Bottom line is you should be challenged not overwhelmed. And if there are other issues in your life you are dealing with….now is the time to open up to someone…anyone and get the help that you need.

dappled_leaves's avatar

You’ve done something very good here – you’ve recognized that this is a problem. Some people never do that. Even better, you’ve asked people for help. Excellent.

As I see it, you have two serious problems that need to be resolved as soon as is humanly possible. First, you feel like you are failing at math, failing at school. The consequences of that are that you will feel very self-conscious while trying to overcome your difficulty with math. It’s a lot easier to learn when you feel, know, that you can do it. The fear of failure is something you’ll have to learn to recognize and to actively fight against. It’s your enemy. One thing that can really help with that is having a love for the material you’re learning. Try to find a way to love the math a little. You need to convince yourself that you can succeed at this. You can. You can totally do this.

Second, you’re missing a lot of classes. You’ve explained that your emotional state is keeping you from attending, and that’s understandable. That is going to keep you from “being in trouble,” but it’s not going to help you understand the concepts that you should be learning in class. So, work at staying in the classroom, and listening and taking notes. It’s important. If you absolutely can’t get yourself into the classroom, you’re going to have to put in the time with your tutor or working with the textbook at home. Either way, a certain amount of time must be spent reading and doing problems. That’s just the nature of math. @creative1 is right – you should try to get another tutor. The one you have now does not sound helpful at all.

I’d be interested in knowing why you think your teacher wants to see you fail. I don’t think that’s likely. At worst, your teacher probably just isn’t interested in your problems. Sometimes that happens. That’s ok. He or she won’t be your teacher forever. There are better ones out there.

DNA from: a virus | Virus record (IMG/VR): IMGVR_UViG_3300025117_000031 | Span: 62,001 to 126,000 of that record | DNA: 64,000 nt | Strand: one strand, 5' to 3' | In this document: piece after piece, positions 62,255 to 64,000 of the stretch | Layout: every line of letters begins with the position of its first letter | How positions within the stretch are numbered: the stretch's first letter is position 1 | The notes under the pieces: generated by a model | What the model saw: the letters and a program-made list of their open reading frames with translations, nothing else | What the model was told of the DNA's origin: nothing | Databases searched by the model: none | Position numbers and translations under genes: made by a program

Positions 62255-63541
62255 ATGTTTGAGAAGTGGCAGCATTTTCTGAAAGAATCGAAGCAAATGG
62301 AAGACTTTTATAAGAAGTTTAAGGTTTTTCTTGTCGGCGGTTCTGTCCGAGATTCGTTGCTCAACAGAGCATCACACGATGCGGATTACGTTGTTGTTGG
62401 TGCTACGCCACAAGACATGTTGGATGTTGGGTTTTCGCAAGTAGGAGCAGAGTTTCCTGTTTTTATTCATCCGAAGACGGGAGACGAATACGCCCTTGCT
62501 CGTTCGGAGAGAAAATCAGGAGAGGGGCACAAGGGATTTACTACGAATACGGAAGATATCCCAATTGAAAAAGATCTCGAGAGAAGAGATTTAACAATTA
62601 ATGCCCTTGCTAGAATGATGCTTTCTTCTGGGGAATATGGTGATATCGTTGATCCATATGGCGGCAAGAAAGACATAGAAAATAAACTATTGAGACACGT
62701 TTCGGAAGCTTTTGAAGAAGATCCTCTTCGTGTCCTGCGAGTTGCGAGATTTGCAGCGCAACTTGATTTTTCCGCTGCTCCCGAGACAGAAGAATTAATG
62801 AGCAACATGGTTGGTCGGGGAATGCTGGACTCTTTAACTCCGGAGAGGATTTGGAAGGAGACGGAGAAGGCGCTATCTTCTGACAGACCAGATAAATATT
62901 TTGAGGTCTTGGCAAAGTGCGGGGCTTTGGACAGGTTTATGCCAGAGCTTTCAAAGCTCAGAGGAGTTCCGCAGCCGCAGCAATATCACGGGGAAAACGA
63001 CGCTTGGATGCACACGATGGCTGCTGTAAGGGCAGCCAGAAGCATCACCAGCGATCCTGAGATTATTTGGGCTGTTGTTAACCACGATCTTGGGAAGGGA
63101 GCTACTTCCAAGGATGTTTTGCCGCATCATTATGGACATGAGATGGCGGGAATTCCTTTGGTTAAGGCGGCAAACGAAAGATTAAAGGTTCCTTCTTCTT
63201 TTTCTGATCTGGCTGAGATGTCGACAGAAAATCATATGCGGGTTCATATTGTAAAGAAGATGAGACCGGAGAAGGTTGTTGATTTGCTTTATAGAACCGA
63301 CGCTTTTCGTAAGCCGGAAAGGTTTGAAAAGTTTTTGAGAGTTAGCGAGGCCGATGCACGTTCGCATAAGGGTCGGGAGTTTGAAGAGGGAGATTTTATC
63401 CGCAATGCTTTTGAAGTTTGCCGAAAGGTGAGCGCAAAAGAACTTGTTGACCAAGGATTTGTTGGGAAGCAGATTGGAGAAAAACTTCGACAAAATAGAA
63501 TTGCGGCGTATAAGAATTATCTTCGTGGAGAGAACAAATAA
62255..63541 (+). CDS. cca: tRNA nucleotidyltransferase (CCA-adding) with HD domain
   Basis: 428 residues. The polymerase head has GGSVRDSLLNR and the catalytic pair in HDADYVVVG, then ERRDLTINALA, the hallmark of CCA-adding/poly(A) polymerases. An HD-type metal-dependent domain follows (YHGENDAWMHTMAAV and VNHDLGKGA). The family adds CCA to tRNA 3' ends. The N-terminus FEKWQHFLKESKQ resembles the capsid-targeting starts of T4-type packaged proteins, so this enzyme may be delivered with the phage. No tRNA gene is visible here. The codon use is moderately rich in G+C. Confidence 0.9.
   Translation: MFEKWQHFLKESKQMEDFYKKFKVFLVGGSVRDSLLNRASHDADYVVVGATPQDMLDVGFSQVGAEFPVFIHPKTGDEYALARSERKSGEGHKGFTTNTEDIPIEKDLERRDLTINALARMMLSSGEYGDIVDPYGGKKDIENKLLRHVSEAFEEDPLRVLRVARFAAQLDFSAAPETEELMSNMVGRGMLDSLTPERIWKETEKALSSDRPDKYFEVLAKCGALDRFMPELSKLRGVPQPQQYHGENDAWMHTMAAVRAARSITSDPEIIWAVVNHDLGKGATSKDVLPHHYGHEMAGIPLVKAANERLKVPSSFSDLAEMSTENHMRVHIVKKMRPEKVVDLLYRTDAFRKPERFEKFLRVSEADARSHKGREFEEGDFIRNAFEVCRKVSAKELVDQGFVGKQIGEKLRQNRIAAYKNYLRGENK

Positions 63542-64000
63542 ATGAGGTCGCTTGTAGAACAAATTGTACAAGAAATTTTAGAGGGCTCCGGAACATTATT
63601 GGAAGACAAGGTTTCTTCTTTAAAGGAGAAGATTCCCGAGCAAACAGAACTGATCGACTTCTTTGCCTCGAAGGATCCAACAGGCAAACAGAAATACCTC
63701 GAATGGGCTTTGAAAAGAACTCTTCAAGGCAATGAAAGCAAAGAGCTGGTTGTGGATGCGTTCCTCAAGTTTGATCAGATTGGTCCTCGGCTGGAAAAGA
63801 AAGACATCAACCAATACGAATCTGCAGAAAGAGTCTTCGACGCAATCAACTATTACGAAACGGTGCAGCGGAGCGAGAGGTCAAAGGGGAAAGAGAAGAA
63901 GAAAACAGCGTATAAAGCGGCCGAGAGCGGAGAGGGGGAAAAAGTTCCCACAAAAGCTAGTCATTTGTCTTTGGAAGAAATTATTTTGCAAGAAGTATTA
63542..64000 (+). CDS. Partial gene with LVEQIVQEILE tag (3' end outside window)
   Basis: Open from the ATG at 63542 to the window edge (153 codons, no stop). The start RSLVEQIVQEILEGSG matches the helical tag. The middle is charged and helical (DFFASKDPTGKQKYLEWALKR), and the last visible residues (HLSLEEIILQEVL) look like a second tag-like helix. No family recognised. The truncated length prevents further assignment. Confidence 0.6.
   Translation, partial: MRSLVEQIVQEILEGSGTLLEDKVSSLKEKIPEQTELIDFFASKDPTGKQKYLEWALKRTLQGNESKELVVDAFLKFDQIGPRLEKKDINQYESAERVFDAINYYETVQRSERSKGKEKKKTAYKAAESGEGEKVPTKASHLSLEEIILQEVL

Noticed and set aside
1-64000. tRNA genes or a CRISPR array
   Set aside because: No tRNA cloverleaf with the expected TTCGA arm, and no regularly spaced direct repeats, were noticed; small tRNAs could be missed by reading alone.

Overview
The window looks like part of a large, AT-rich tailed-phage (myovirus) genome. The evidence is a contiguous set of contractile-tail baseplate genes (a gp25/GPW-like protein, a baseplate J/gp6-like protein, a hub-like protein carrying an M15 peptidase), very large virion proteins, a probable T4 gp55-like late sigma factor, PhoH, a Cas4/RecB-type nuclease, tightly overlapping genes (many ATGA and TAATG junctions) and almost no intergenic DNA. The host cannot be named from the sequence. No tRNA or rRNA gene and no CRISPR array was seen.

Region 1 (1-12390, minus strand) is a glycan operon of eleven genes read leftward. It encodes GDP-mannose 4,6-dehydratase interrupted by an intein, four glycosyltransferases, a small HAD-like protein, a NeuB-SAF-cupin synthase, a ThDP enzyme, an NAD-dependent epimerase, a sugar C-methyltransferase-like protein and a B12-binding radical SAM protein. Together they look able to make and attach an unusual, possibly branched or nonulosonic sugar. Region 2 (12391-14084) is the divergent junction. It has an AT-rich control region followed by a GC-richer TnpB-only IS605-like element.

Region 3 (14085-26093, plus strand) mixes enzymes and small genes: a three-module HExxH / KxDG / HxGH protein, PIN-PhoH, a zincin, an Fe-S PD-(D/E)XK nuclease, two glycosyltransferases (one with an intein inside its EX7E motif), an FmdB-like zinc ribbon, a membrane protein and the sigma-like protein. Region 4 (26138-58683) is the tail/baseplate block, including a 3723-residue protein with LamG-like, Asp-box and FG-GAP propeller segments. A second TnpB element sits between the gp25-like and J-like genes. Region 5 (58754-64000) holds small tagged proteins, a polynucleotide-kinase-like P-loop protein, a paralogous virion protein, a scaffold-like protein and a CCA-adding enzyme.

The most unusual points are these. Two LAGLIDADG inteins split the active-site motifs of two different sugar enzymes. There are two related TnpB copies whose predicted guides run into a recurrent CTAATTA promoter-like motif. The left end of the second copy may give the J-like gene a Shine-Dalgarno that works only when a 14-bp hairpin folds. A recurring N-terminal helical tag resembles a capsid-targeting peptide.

Finally, if none of this stuff works, and you fail the course… then you fail the course. Life will continue, and you’ll get to try again, only this time with a bit more experience. Repeating a course can actually make you quite an expert in it. If you find yourself in that position, try to make the most of it.

If you need some tips in finding math interesting or fun, try asking a question about it. Maybe we can give you some ideas. :)

And good luck! We’re rooting for you!

ibstubro's avatar

Your math teacher is your math teacher. They do not want you to fail. If you fail, in some way, they fail.

Pass the class and change to a humanities degree.

Smitha's avatar

Everyone has given you great advice. Nothing more to add. Being good at math comes from working hard at it. It’s a choice you make about how hard you’re going to work at it.Some people claim it to be natural gifts that make it easy for them, but the fact is that nearly everyone can learn mathematics if they are taught properly. There is no good-at-math gene.There are so many people who could excel at math, but have been held back because they get discouraged when they are told by their parents and teachers that they are bad at math. Practice well and get some help.

Hawaii_Jake's avatar

I would like to add something. Many of the answers I’ve read here seem to imply that if you try hard enough, you will succeed. That is not always true. My 16-year-old daughter has been diagnosed with dyscalculia, which is a type of dyslexia that manifests itself with math. She struggles and gets extra help in the classroom. We’re lucky to live in an area that gives extra help. No amount of having the right attitude helps. It is a diagnosed disorder with verifiable symptoms. Dismissing the OP’s statements out of hand is doing her a disservice.

@laura98 If you are struggling as much as it sounds like you are, then you need help. You can get that help by asking for it. I suggest you start by asking your mother to help you approach the teacher and other officials at your school and explore ways to get you the help you deserve. You are worth it.